Kanban has become a very popular work – or workflow – management tool, especially in the Lean, Agile, and DevOps worlds. It has also found its way into IT service management (ITSM) as a way of providing focus and insight into work jobs/tasks and flows. For example, in managing ticket queues, planned and unplanned tasks, or projects and improvement activities.
As well as offering a visual overview of all of the work to hand, it also provides insight into the status of work items and offers motivation to people who can hopefully see their work progressing from left to right – from “to do” (or “to-be-started”) to “complete.” Plus, it allows management to better understand the relative workload levels, blockages, and the performance of both individuals and teams.
How to Get Started with Kanban
The first thing to appreciate is that Kanban can be adopted at minimal cost – in that it doesn’t need fancy software to work. But while a Kanban board can be created and maintained using a whiteboard and post-it notes, there are benefits to using a Kanban software solution thanks to the collaborative and “aggregate” capabilities these bring. We’ll likely mention this in one of our 10 tips below.
1. Understand what Kanban is.
Especially that Kanban isn’t just about work visualization. If we look at a definition, that: “Kanban is a lean method to manage and improve work across human systems. This approach aims to manage work by balancing the demands with available capacity, and improving the handling of system level bottlenecks. Work items are visualized to give participants a view of progress and process, from start to finish usually via a Kanban board. Work is pulled as capacity permits, rather than work being pushed into the process when requested.” ~ Wikipedia. It’s hopefully apparent that the benefits of Kanban really come from the ability to better manage workflow and to identify issues and improvements.
2. Understand the basic principles of a Kanban board.
That there are columns representing work “states” and cards representing pieces of work, with the goal to move the cards across the states through to completion. Then that the Kanban board as a whole is an overview of the work going on – either for you individually or the wider team.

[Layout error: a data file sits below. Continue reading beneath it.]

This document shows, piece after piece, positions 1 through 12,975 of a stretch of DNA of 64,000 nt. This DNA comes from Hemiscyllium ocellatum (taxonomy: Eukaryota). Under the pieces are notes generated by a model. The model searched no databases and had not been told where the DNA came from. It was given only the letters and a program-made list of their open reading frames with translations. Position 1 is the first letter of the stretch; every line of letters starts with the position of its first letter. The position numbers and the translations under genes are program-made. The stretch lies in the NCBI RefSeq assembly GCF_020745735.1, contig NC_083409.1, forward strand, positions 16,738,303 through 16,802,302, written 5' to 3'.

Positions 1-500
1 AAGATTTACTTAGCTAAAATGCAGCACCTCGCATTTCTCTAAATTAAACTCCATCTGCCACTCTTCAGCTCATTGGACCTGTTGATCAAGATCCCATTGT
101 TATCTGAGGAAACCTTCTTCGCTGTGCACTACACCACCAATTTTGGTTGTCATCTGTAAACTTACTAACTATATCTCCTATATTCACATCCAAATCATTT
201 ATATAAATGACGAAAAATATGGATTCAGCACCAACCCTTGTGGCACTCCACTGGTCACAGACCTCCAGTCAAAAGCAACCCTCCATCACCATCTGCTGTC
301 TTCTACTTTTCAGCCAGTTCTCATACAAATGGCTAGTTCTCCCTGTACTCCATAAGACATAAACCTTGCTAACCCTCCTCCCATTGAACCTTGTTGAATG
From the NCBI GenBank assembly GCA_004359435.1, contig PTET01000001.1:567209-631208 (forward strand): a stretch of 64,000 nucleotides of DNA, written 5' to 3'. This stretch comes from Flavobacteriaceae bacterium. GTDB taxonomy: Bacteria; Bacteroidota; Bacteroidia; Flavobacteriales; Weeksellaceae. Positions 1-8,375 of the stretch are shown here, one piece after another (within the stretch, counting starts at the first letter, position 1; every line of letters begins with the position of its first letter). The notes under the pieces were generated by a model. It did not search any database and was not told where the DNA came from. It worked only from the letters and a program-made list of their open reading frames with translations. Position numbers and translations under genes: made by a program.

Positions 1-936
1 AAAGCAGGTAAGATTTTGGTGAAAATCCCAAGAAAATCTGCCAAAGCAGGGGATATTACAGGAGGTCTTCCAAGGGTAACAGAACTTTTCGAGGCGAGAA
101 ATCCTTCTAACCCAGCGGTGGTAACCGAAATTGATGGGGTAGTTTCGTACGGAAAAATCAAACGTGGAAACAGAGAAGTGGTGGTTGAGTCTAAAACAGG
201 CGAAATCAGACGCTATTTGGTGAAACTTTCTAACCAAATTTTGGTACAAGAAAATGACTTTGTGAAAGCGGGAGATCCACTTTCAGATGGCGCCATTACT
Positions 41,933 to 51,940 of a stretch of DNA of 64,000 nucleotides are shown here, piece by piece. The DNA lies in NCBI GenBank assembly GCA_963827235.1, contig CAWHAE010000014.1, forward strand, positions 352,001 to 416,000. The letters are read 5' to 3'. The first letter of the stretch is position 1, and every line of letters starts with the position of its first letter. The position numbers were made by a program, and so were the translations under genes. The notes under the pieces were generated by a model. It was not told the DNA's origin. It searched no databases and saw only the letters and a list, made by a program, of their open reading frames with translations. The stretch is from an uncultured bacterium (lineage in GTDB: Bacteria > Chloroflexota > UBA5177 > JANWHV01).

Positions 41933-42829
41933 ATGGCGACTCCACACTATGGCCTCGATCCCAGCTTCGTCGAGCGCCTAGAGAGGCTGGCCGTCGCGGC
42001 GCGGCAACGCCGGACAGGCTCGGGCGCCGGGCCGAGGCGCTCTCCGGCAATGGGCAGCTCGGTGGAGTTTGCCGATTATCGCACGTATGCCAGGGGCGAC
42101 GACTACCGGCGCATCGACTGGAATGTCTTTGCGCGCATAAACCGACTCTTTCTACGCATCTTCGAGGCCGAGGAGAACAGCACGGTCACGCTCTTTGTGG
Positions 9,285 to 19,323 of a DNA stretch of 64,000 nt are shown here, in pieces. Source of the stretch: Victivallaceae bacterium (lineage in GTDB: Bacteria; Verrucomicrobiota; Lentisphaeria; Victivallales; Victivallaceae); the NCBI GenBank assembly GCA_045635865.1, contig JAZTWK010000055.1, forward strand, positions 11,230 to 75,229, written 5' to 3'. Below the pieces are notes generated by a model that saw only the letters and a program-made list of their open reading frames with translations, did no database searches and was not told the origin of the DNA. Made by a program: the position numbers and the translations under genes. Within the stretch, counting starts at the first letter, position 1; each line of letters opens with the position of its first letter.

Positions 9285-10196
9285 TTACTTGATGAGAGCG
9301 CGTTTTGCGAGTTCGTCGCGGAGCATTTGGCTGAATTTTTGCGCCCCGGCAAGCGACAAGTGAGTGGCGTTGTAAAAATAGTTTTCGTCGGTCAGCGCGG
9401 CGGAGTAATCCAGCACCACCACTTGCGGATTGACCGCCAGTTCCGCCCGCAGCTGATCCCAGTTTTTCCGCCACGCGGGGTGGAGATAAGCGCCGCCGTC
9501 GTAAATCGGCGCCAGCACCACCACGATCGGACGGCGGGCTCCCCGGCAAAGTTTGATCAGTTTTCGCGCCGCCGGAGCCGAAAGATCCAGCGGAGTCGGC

3. Don’t overcomplicate things.
Especially when you’re just starting out with Kanban – instead start simply and you’ll find that you can easily adapt your board on-the-fly (if needed). The important thing is to make it easy to use – thus increasing the probability that you’ll quickly adapt to this new way of working.
4. Ensure that the Kanban board truly reflects your way of working.
Or, to be more precise, the various states that exist in the usual workflow. For instance, this might be the addition of “waiting for review” or “waiting for approval” columns where work might be held up if not monitored. Importantly, take the time to map out the current workflow before creating your Kanban board.
5. Be careful when “chunking” your work.
Each card should represent an independent piece, or chunk, of work. And dependencies between cards will add, and potentially hide, complexity within your work and the Kanban board.
6. If sharing a Kanban board, set up use policies.
If you alone use a Kanban board, then the chances are that you’ll use it consistently. However, the same isn’t true if a single board is used by multiple people. These policies should state when cards can move between columns, in particular when work is considered complete. Importantly, it’s not enough to create the policies – they need to be communicated to, understood, and agreed to by everyone involved.
7. Don’t forget that a key benefit of Kanban is the ability to monitor, and limit, work in progress (WIP).
If there’s a disproportionate number of cards in the “in progress” or “doing” column, then it needs to be addressed (as does similar happening in other in-flight columns). And don’t forget the principle of “pull” over “push.”
8. Conduct regular reviews to identify blockages or other limitations.
This could also include the level of adoption, the timeliness of updates, or the identification of “hidden work.”
9. If you’re finding limitations with your manual Kanban board, consider a “digital” board.
There are many options here, ranging from Kanban capabilities that are built into existing business tools through to focused products/services such as Trello.
10. Don’t overlook (or forget to factor in) improvement and evolution.
There might be required changes to workflows – maybe even inspired by the Kanban board use – that will necessitate Kanban boards to change or evolve over time. So, take the time to regularly question the validity of the operational status quo.
There you have it, our 10 tips for starting with Kanban. What would you add? Please let us know in the comments.